The U.S. Food and Drug Administration (FDA) announced the approval of the first generic version of Crestor (rosuvastatin calcium) last week.
Watson Pharmaceuticals Inc. will market the generic drug in various strengths.
The generic is approved for three uses: to treat high triglycerides, primary dysbetaliproteinermia and homozygous familial hypercholesterolemia. The first two conditions require treatment with rosuvastatin calcium in combination with diet while the third allows the generic to be used alone or in combination with other treatments for cholesterol. High triglycerides and LDL cholesterol are associated with heart disease. LDL cholesterol is also known as a risk factor in heart attacks and strokes.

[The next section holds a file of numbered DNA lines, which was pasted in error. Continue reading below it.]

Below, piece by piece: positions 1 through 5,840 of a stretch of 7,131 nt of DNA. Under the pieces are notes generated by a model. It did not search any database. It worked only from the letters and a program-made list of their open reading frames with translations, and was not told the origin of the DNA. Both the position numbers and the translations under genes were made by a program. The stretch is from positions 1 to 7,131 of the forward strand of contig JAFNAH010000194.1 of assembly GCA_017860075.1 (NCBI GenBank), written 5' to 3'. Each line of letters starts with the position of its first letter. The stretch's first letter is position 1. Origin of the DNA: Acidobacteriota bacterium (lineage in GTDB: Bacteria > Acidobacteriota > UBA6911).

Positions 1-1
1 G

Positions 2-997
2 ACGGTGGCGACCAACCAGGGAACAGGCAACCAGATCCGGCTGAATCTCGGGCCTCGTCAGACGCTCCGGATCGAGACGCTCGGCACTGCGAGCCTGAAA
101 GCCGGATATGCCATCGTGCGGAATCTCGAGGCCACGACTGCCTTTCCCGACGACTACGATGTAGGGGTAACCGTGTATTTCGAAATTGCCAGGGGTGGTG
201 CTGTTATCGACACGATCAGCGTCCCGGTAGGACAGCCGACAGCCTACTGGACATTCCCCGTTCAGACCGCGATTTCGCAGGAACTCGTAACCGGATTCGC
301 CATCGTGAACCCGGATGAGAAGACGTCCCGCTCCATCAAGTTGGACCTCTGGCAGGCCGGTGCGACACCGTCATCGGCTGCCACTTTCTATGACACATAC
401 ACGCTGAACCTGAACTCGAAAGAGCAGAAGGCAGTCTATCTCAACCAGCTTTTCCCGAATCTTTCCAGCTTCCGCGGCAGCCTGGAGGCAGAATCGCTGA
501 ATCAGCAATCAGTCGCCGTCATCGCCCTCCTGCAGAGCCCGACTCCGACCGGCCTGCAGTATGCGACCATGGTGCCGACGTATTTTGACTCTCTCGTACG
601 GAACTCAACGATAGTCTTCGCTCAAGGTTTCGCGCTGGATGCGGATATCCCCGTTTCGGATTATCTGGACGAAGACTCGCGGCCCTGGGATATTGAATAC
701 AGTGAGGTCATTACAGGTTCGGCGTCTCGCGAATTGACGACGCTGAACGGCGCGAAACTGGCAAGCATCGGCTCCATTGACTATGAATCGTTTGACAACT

“The FDA is working hard to get first-time generic drugs approved as quickly as possible so patients can have increased access to needed treatments,” FDA's Director of the Office of Generic Drugs Dr. Kathleen Uhl said. “The FDA requires that generic drugs meet rigorous scientific and quality standards.”
Generic drugs are required to have the same quality and strength as the equivalent brand-name drug. The manufacturers of generics are held to the same high standards as the original manufacturer. The FDA must approve a generic drug before it is released to pharmacists, health care providers and the public.